The Secret Life of a Slummy Mummy
The Secret Life of a Slummy Mummy
by Fiona Neill
Edition: Paperback
Price: £8.99

2 of 3 people found the following review helpful
4.0 out of 5 stars Comfort reading!, 2 Jun. 2008
Oh, this is a fun read. It has proper Laugh Out Loud features in it.

I can honestly say that I have not left the house wearing my pyjamas, but this book makes me feel better for all that. It has a Bridget Jones feel to it - and appeals to all those who may have had "a life" before motherhood, and wonder quite what happened to it. It also helps assuage those worries about whether it is a Good Thing (TM) to be a Yummy Mummy or an Alpha Mum, and addresses the issue of Competitive Parenting with humour.

Ultimately, this is a restoring sort of read - comforting: although the main protagonist might have been a successful TV producer on Newsnight, and now works as a full time SAHM, the loss of status (and financial security) is not a real problem. She has produced four happy children, and remains happily married to the father of them - despite the attractions of Sexy Domesticated Dad. Her children seem happy, not over pressurized, and she still maintains a useful and rewarding personal life.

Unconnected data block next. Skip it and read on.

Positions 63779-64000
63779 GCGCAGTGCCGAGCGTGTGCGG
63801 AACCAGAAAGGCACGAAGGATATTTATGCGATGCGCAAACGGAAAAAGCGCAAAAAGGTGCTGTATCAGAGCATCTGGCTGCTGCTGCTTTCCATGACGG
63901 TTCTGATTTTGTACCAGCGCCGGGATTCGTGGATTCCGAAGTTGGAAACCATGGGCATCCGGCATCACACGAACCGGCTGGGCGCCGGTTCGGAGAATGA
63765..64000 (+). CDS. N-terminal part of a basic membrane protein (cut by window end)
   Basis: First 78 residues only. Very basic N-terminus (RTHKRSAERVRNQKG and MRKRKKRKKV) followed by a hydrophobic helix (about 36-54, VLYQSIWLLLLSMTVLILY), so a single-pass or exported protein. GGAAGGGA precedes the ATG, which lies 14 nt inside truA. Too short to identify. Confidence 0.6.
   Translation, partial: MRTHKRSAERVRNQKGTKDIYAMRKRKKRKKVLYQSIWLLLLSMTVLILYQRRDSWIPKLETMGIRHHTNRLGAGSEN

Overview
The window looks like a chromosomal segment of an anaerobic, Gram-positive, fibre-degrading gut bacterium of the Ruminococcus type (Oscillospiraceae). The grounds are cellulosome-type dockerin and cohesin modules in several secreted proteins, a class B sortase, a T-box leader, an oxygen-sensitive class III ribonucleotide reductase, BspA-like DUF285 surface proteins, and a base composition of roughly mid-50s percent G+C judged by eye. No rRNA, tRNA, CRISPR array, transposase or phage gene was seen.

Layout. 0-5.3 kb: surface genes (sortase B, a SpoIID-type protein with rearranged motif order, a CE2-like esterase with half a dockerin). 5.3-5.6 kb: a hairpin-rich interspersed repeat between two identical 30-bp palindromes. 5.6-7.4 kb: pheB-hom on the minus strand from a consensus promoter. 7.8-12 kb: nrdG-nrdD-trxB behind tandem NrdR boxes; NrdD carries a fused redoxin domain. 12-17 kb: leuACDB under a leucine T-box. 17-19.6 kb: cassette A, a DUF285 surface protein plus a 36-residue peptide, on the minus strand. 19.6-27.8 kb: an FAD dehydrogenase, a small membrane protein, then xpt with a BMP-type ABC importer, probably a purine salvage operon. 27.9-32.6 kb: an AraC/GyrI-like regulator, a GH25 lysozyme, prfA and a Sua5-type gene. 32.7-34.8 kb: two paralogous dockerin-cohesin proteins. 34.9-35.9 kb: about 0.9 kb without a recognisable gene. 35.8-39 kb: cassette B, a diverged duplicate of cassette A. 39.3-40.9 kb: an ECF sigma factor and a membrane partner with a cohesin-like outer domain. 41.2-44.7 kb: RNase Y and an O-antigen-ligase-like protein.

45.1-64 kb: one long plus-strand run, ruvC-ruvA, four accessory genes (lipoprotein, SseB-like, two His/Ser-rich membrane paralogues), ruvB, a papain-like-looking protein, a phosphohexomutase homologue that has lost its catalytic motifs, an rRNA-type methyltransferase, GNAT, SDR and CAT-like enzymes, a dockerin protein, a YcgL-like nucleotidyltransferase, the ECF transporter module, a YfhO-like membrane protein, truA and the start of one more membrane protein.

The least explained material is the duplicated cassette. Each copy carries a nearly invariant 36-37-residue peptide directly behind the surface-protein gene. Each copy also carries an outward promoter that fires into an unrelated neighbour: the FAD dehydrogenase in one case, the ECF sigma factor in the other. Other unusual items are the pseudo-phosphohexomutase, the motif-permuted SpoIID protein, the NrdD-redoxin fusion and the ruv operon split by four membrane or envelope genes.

Not great literature, but definitely one to be recommended - for feelgood factor alone (rather than literary merit) this gets a 4


In Search of Adam
In Search of Adam
by Caroline Smailes
Edition: Paperback
Price: £8.99

29 of 32 people found the following review helpful
3.0 out of 5 stars A gripping read, 2 Jun. 2008
This review is from: In Search of Adam (Paperback)
This is a really gripping read: from the first page to the end of the story, it's compelling. I read it in one sitting, because I found myself in the world of the child.

The book opens with the young girl Jude, climbing into her parent's bed, and lying next to her mother. Her mother has taken an overdose. Jude discovers a suicide note, explaining that her mother has "gone in searh of Adam". The horror of the opening scene informs the rest of the story - as Jude witnesses the funeral of her mother, and is scarred by her mother's absence. Throughout the book, Jude seems to be a figure on the outside of the main action of her life - she is a perpetual observer. It is as if she is waiting for her mother's return, perhaps with Adam.